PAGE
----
It is common that a service may need to combine database writes with publishing events and/or sending commands. And in this scenario, it is usually desirable to do this atomically in a transaction. However, message brokers typically do not participate in transactions. Even if a message broker did support transactions, it would require two-phase commit (2PC) which should be avoided whenever possible.
While MassTransit has long provided an in-memory outbox, there has often been criticism that it isn't a real outbox. And while I have proven that it works, is reliable, and is extremely fast (broker message delivery speed), it does require care to ensure operations are idempotent and when an idempotent operation is detected events are republished. The in-memory outbox also does not function as an inbox, so exactly-once message delivery is not supported.
The Transactional Outbox has two main components:
- The Bus Outbox works within a container scope (such as the scope created for an ASP.NET Controller) and adds published and sent messages to the specified
DbContext. Once the changes are saved, the messages are available to the delivery service which delivers them to the broker.
- The Consumer Outbox is a combination of an inbox and an outbox. The inbox is used to keep track of received messages to guarantee exactly-once consumer behavior. The outbox is used to store published and sent messages until the consumer completes successfully. Once completed, the stored messages are delivered to the broker after which the received message is acknowledged. The Consumer Outbox works with all consumer types, including Consumers, Sagas, and Courier Actvities.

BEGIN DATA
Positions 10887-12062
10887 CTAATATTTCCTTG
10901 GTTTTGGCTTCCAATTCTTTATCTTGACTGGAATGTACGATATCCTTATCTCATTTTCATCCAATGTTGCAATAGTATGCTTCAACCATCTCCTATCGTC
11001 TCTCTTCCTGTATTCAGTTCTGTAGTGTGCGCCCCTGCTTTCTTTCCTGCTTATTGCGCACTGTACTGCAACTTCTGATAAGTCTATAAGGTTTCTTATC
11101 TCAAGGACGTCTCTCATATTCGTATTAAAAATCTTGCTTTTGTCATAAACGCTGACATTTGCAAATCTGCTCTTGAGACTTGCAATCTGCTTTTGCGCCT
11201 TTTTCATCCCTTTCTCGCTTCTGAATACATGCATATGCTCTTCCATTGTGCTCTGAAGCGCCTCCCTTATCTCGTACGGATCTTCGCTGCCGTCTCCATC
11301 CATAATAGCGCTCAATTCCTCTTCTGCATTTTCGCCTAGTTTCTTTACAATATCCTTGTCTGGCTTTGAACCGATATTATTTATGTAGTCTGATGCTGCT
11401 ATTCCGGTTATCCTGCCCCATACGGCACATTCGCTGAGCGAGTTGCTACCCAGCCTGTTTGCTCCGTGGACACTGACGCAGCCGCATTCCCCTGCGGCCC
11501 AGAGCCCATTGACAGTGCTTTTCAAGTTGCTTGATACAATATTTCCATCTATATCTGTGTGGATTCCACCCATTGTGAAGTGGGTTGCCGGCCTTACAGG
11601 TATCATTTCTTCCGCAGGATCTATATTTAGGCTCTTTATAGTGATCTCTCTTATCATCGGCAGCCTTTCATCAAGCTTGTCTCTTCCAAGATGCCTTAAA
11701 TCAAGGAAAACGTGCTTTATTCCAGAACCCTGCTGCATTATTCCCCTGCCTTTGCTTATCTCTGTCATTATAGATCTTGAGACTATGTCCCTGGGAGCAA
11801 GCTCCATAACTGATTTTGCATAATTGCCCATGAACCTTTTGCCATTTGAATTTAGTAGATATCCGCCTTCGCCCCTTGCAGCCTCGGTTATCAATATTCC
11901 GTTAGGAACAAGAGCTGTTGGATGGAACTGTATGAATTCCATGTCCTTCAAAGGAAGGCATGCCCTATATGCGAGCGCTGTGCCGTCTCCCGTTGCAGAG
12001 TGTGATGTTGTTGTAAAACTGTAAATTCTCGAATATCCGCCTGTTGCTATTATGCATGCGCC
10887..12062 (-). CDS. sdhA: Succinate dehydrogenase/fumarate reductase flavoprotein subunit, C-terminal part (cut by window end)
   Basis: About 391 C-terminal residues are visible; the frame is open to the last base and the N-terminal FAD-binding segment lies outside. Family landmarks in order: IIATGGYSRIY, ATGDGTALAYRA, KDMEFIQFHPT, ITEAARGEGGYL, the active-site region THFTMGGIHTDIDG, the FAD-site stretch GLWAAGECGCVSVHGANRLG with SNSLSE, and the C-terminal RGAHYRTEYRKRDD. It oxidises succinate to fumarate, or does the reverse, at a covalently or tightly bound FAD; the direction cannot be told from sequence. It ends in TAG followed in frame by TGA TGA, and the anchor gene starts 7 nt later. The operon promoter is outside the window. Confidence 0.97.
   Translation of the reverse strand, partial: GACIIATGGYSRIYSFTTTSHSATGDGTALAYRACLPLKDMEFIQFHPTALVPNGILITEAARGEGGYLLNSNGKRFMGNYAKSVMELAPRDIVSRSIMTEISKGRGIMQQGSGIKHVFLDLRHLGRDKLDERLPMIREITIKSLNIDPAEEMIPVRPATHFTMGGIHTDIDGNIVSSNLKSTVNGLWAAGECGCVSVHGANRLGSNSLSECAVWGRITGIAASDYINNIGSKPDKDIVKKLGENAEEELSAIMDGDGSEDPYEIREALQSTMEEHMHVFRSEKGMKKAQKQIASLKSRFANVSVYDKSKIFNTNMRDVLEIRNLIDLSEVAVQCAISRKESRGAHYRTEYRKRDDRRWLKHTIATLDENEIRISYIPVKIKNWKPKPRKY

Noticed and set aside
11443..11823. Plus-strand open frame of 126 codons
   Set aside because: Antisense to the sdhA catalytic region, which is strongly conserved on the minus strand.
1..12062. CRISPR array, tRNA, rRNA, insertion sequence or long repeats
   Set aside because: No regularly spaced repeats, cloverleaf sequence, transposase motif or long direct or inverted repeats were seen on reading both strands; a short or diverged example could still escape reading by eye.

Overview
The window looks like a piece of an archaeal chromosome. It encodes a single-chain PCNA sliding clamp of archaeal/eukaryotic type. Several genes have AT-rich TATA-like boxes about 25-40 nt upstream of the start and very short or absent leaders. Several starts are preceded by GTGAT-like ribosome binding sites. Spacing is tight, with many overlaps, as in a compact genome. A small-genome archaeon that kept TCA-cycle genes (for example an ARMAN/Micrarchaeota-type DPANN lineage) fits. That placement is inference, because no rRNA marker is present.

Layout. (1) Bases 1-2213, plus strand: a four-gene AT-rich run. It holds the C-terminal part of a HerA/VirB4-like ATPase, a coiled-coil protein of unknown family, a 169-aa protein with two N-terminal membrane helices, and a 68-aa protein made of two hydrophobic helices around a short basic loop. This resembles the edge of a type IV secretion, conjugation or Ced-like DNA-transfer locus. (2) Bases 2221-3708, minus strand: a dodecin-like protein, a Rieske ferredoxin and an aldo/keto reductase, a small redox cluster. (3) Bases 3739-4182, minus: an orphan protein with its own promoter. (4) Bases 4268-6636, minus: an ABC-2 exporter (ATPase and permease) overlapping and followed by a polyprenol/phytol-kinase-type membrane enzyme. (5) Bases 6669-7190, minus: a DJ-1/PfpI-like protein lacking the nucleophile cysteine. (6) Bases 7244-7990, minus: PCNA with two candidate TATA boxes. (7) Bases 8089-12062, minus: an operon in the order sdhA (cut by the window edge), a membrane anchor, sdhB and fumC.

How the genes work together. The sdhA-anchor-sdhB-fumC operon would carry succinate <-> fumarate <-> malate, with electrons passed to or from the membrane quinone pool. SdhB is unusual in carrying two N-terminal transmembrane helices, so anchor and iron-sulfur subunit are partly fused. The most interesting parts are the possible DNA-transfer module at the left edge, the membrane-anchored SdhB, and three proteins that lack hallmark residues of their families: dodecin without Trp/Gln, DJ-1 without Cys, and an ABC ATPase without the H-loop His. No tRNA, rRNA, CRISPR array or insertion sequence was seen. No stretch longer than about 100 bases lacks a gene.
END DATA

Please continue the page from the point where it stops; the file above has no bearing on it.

Either of these components can be used independently or both at the same time.
Bus Outbox Behavior
Normally when messages are published or sent they are delivered directly to the message broker:
When the bus outbox is configured, the scoped interfaces are replaced with versions that write to the outbox. Since
IPublishEndpoint are registered as scoped in the container, they are able to share the same scope as the
DbContext used by the application.
Once the changes are saved in the
DbContext (typically by the application calling
SaveChangesAsync), the messages will be written to the database as part of the transaction and will be available to the delivery service.
The delivery service queries the
OutboxMessage table for messages published or sent via the Bus Outbox, and attempts to deliver any messages found to the message broker.
The delivery service uses the OutboxState table to ensure that messages are delivered to the broker in the order they were published/sent. The OutboxState table is also used to lock messages so that multiple instances of the delivery service can coexist without conflict.
Consumer Outbox Behavior
Normally, when messages are published or sent by a consumer or one of its dependencies they are delivered directly to the message broker:
When the outbox is configured, the behavior changes. As a message is received, the inbox is used to lock the message by
When the consumer publishes or sends a message, instead of being delivered to the broker it is stored in the OutboxMessage table.
Once the consumer completes and the messages are saved to the outbox, those messages are delivered to the message broker in the order they were produced.
If there are issues delivering the messages to the broker, message retry will continue to attempt message delivery.
For details on configuring the transactional outbox, refer to the configuration section.